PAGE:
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Sterilization lawsuit against state likely barred, AG says

Two unlikely political bedfellows have gained additional ammunition from the state attorney general in their bid to compensate victims of Virginia’s involuntary sterilization program.

Del. Patrick Hope – a Democrat – and Del. Bob Marshall – a Republican – joined forces this year to push for state payments to surviving victims of the discredited 55-year program to sterilize citizens deemed defective by the state.

Their bill died in committee, in part because opponents suggested victims had other ways to file claims against the state. Virginia Attorney General Ken Cuccinelli now confirms that one avenue of compensation, a lawsuit against the state, would not be likely to succeed.

In an official opinion requested by Hope and Marshall, Cuccinelli said the Virginia Tort Claims Act allowing lawsuits based on actions by state employees was enacted after the sterilization program ended. The VTCA is not retroactive, Cuccinelli said.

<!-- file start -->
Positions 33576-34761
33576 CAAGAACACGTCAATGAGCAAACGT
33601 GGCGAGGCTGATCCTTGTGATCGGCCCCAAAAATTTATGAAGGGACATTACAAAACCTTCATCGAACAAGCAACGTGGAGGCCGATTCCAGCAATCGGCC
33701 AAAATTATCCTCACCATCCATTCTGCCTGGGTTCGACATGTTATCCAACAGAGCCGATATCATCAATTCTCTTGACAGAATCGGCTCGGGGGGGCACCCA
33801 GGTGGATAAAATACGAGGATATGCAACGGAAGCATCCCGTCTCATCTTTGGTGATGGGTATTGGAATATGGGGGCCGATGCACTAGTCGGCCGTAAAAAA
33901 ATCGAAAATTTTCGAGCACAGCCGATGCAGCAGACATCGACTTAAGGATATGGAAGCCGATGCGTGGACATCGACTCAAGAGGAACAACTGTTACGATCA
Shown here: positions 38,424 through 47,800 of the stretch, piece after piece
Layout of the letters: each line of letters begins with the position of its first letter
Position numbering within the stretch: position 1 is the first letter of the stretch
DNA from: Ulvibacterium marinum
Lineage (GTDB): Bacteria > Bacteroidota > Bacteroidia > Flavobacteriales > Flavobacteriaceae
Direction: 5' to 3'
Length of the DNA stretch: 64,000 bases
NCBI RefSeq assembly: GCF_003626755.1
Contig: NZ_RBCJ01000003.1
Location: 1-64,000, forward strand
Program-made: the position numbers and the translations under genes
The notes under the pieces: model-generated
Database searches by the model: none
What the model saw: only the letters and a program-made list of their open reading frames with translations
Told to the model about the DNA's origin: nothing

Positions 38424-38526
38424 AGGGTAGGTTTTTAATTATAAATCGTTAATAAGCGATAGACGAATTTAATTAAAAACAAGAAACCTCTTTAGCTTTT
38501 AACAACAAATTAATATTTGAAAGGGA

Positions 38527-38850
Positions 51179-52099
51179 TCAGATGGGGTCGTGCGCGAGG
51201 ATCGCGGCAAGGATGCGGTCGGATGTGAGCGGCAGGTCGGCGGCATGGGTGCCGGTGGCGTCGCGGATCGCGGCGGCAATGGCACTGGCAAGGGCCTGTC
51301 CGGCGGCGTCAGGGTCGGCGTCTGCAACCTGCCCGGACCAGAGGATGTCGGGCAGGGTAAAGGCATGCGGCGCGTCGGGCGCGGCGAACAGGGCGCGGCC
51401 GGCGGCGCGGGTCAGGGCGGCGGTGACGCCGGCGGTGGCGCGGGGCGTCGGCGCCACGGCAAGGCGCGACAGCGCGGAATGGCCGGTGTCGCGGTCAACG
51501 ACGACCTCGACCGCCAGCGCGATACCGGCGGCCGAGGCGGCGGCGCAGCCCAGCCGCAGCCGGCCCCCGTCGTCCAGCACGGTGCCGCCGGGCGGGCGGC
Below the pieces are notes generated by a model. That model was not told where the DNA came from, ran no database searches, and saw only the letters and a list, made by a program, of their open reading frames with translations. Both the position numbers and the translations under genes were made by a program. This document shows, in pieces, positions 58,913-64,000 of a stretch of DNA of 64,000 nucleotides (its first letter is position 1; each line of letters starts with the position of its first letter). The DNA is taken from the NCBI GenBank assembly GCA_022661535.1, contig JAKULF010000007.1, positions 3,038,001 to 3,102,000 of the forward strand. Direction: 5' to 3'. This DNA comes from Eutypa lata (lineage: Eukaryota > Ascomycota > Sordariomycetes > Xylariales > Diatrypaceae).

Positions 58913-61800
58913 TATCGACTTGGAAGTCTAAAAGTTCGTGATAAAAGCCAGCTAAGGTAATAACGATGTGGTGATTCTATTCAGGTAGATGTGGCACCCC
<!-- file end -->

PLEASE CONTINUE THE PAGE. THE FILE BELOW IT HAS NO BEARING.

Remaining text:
The Cuccinelli opinion comes too late to help Hope and Marshall with their compensation proposal this year, but Marshall said another effort could come in 2014.

“If Del. Hope’s friends fail in their effort to unseat me, I will reintroduce the bill,” Marshall said.

Hope said the two might approach Gov. Bob McDonnell to request the use of budget surplus funds to compensate victims. He said its likely only a handful of victims would come forward to claim the suggested $50,000 awards. “It’s not that expensive for the commonwealth,” he said.

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